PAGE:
The 4-Quinolone-3-Carboxylic Acid Motif as a Multivalent Scaffold in Medicinal Chemistry

Author(s): Claudia Mugnaini, Serena Pasquini, Federico Corelli

Journal Name: Current Medicinal Chemistry

Volume 16 , Issue 14 , 2009

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Quinolones are among the most common frameworks present in the bioactive molecules and hence represent an attractive starting point for the design of combinatorial libraries. Since 1962 4-quinolone-3-carboxylic acid derivatives are clinically used as antibacterial agents worldwide. Currently, fluoroquinolones are approved by the WHO as second-line drugs to treat tuberculosis (TB), and their use in multidrug-resistant (MDR)-TB is increasing due to the fact that they have a broad and potent spectrum of activity and can be administered orally. In the last years, quinolones endowed with “nonclassical” biological activities, such as antitumor, anti-HIV-1 integrase, cannabinoid receptor 2 agonist/antagonist activities, have been reported by our research group as well as by other researchers. This review focuses on the 4-quinolone-3- carboxylic acid motif as a privileged structure in medicinal chemistry for obtaining new compounds possessing antibacterial, antitumor, anti-HIV, and cannabinoid receptors modulating activities. Synthetic approaches, structure-activity relationships, mechanisms of action, and therapeutic potentials of these novel classes of pharmacologically active compounds are presented.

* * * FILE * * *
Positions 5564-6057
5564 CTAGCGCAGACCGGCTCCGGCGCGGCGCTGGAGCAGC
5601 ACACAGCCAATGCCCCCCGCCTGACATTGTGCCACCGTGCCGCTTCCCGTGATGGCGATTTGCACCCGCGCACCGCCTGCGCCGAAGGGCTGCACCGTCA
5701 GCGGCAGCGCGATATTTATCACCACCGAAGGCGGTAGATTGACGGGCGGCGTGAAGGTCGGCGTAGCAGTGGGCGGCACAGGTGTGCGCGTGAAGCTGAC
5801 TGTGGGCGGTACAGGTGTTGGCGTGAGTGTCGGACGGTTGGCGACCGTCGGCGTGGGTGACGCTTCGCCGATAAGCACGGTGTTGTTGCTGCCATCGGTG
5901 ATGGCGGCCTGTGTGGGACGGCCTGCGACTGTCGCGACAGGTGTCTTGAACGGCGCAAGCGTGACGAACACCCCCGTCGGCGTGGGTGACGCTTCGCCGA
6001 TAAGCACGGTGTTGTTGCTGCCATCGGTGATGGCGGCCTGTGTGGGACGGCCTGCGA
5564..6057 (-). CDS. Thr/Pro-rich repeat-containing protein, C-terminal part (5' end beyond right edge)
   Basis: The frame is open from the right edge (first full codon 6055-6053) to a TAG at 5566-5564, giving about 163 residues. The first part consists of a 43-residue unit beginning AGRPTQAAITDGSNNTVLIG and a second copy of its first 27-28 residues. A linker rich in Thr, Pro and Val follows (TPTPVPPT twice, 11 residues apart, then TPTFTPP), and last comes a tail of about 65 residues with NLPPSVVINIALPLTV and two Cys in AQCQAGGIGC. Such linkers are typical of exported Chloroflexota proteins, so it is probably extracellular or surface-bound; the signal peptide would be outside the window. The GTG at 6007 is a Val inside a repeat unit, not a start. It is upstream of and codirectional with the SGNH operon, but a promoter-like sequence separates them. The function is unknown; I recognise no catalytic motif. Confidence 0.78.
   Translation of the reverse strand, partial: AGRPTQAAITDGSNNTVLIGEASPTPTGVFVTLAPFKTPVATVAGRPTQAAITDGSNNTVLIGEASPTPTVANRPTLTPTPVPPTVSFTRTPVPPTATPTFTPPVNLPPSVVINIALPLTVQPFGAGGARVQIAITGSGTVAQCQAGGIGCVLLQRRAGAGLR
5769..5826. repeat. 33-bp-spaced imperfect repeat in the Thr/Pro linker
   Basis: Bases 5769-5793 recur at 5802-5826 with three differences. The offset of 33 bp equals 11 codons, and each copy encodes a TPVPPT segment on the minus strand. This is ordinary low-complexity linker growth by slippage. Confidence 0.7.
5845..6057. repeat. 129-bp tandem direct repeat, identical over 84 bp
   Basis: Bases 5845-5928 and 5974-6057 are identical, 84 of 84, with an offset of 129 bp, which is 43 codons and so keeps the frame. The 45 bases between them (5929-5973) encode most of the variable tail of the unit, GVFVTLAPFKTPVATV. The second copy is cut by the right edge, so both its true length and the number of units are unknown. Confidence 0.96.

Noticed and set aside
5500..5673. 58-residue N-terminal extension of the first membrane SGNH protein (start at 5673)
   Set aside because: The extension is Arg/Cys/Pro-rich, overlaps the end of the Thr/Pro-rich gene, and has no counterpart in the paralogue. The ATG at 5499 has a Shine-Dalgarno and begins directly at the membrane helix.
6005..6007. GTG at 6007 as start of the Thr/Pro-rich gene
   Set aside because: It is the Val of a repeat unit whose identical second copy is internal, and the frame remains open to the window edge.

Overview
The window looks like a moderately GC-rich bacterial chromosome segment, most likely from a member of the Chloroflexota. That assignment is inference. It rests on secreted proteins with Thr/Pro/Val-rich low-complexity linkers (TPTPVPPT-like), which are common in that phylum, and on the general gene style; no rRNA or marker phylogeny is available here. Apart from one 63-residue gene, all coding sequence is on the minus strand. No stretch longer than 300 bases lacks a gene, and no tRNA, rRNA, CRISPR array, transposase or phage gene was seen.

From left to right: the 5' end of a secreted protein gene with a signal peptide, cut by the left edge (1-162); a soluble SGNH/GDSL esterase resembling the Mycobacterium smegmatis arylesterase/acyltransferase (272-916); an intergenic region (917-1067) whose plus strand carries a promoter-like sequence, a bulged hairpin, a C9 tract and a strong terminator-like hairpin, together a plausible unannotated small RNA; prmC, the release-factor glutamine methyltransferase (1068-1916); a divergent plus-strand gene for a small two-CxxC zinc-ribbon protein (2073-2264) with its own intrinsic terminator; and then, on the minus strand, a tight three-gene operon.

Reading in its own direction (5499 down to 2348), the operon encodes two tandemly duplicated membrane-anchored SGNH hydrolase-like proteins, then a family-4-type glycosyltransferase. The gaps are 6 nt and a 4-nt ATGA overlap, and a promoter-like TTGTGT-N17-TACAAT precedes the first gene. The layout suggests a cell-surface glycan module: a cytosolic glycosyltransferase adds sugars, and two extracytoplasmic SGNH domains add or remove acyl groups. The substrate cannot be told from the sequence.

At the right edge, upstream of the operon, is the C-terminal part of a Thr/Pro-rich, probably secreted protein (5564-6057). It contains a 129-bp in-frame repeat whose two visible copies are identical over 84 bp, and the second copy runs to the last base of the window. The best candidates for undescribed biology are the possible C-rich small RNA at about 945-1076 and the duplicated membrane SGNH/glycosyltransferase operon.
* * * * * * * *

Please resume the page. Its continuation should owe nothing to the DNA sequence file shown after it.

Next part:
Keywords: Quinolones, HIV-1 integrase inhibitors, anti-tumor agents, CB2 agonists, drug design, privileged structure

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Article Details

Year: 2009
Page: [1746 - 1767]
Pages: 22
DOI: 10.2174/092986709788186156
Price: $65

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